The increasing complexity of contemporary socio-economic, cultural and environmental issues requires architects to develop a broad skill set. This may be described as context-led – seeking relevant and appropriate solutions that address local issues arising from global agendas.
Architects must move beyond traditional disciplinary boundaries to find innovative and sustainable design solutions. There is a growing need for contemporary spatial design which focuses not only on “hard”, but also “softer”, infrastructure. That is, not only buildings, construction, transport and engineering, but also systems of social networks, cultural practices, human interaction, and health and well-being.
BA Architecture shifts the focus of design from buildings as objects to the processes that bring them about and their impact upon social, cultural and ecological environments. This provides greater opportunity for holistic learning and the shift towards regenerative practices.
The course provides a rich learning environment and set of experiences for you to develop as a spatial practitioner. It will introduce you to a range of cognitive and practical skills, critical theories, ethical considerations and creative experiences.
Unit 1: Ethics and Care (Professional Studies 1) – Introduction to Study in Higher Education (ISHE)
Unit 2: Sites for Collective Action (Design Studio 1.1)
Unit 3: Materials, Environments and Structures (Technical Studies 1)
Unit 4: Collective Spaces (Design Studio 1.2)
Unit 5: Fundamental Agencies (Contextual Studies 1)
Stage 1 introduces you to core skills and concepts. These will allow you to develop a critical understanding of spatial practice. You will focus on studio-based projects, both independent and co-operative, supported by workshops and lectures. You will approach design for human and non-human environments, exploring and representing different scales and typologies of spaces, buildings and places. You will gain an understanding of climate literacy and consider the role of the architect and their duty of care.
Unit 6: Design Concept and Testing (Design Studio 2.1)
Unit 7: Critical Agencies (Contextual Studies 2)
Unit 8: Design Detail and Resolution (Design Studio 2.2)
Unit 9: Technical and Environmental Integration (Technical Studies 2)
Unit 10: Creative Unions (Professional Studies 2)
Stage 2 provides further development of your conceptual thinking, interpretive and design skills. Material experimentation, technical skills, ethical understanding, legislative knowledge, critical writing and presentation skills will enable greater resolution in your designs. You will engage in a major College-wide collaborative project, understanding how working with other disciplines can transform practice.
Stage 2 also focuses on your personal responses to design issues, the challenges of the climate and bio-diversity crises and the development of your unique voice as a spatial designer within these broader contexts.
Unit 11: Design Thesis (Design Studio 3.1)
Unit 12: Accounts of Agency (Contextual Studies 3 – Dissertation)
Unit 13: Design Synthesis (Design Studio 3.2)
Unit 14: Strategic Experimentation and Resolution (Technical Studies 3)
Unit 15: Ethics and Practice (Professional Studies 3)
Stage 3 brings together your skills, concepts, and knowledge into critically engaged, integrated design projects that synthesise social, cultural, ecological and environmentally sustainable strategies. This stage offers you the opportunity to reflect on your previous experience, develop professional skills and explore potential directions for your future career through a self-directed project and written dissertation.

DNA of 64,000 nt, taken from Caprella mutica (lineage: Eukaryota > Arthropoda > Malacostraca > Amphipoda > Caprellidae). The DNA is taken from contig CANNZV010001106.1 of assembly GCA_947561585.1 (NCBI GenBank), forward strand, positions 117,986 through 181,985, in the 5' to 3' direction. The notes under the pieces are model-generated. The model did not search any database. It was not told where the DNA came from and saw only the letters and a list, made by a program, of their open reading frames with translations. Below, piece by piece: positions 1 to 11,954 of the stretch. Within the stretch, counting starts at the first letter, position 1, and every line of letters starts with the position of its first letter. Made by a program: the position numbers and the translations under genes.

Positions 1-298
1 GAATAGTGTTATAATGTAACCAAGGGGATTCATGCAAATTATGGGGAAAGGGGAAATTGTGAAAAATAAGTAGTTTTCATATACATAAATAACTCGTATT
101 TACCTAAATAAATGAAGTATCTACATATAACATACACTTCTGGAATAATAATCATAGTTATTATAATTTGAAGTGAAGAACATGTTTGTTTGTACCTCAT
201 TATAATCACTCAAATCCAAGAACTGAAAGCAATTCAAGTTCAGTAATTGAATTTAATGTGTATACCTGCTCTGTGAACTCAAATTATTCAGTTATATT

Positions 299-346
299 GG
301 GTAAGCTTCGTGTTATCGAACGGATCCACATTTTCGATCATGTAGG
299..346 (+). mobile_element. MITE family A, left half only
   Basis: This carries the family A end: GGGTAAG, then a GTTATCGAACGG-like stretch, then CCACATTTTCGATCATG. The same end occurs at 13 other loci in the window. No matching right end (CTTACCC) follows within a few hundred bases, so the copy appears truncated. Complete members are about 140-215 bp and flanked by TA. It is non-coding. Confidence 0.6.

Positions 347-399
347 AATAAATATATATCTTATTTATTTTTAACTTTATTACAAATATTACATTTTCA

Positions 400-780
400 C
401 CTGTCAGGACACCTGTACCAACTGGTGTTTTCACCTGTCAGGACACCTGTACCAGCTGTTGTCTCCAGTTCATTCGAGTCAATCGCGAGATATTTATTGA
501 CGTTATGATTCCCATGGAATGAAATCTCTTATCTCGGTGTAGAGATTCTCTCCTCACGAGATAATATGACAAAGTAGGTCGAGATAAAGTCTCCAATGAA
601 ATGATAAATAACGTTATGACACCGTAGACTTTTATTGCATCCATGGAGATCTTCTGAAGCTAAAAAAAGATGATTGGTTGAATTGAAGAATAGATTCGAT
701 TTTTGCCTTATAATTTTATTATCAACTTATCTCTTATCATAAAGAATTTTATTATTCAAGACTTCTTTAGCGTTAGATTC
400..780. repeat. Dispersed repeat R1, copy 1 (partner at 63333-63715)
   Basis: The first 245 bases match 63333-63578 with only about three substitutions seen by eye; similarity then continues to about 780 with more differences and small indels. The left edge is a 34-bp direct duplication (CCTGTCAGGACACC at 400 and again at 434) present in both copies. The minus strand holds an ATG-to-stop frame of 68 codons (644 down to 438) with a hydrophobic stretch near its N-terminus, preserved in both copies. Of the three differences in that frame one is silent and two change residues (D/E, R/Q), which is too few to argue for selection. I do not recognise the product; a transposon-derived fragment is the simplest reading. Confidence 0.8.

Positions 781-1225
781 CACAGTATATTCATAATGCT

The Working Week
The College buildings and Spatial Practices studios are vibrant and busy working environments where students learn together by being active and giving time to their studies. The course team will offer structured teaching and informal learning through events and projects. Students learn the best and are most productive when they are fully committed to their practice and to each other. You should expect to spend 40 hours per week on independent and collaborative practice and in teaching events such as workshops and discussions.
Mode of study
BA Architecture runs for 90 weeks in full-time mode. It is divided into three stages over three academic years. Each stage lasts 30 weeks. You will be expected to commit 40 hours per week to study, which includes teaching time and independent study.
Credit and award requirements
The course is credit rated at 360 credits, with 120 credits at each stage (level).
On successfully completing the course, you will gain a Bachelor of Arts with Honours (BA Hons degree).
Under the Framework for Higher Education Qualifications the stages for a BA are: Stage 1 (Level 4), Stage 2 (Level 5) and Stage 3 (Level 6). In order to progress to the next stage, all units of the preceding stage must normally be passed: 120 credits must be achieved in each stage. The classification of the award will be derived from the marks of units in Stages 2 and 3 or only Stage 3, using a dual algorithm.
If you are unable to continue on the course, a Certificate of Higher Education (CertHE) will normally be offered following the successful completion of Level 4 (or 120 credits), or a Diploma in Higher Education (DipHE) following the successful completion of level 5 (or 240 credits).
Professional, statutory and regulatory bodies
BA Architecture is professionally validated by the RIBA. Successful completion of the course provides RIBA Part 1 qualification, the first of three stages of RIBA professional registration.
Please note that as a result of course specific regulations, unit compensation as detailed in UAL Course Regulations, is not available to students on this course.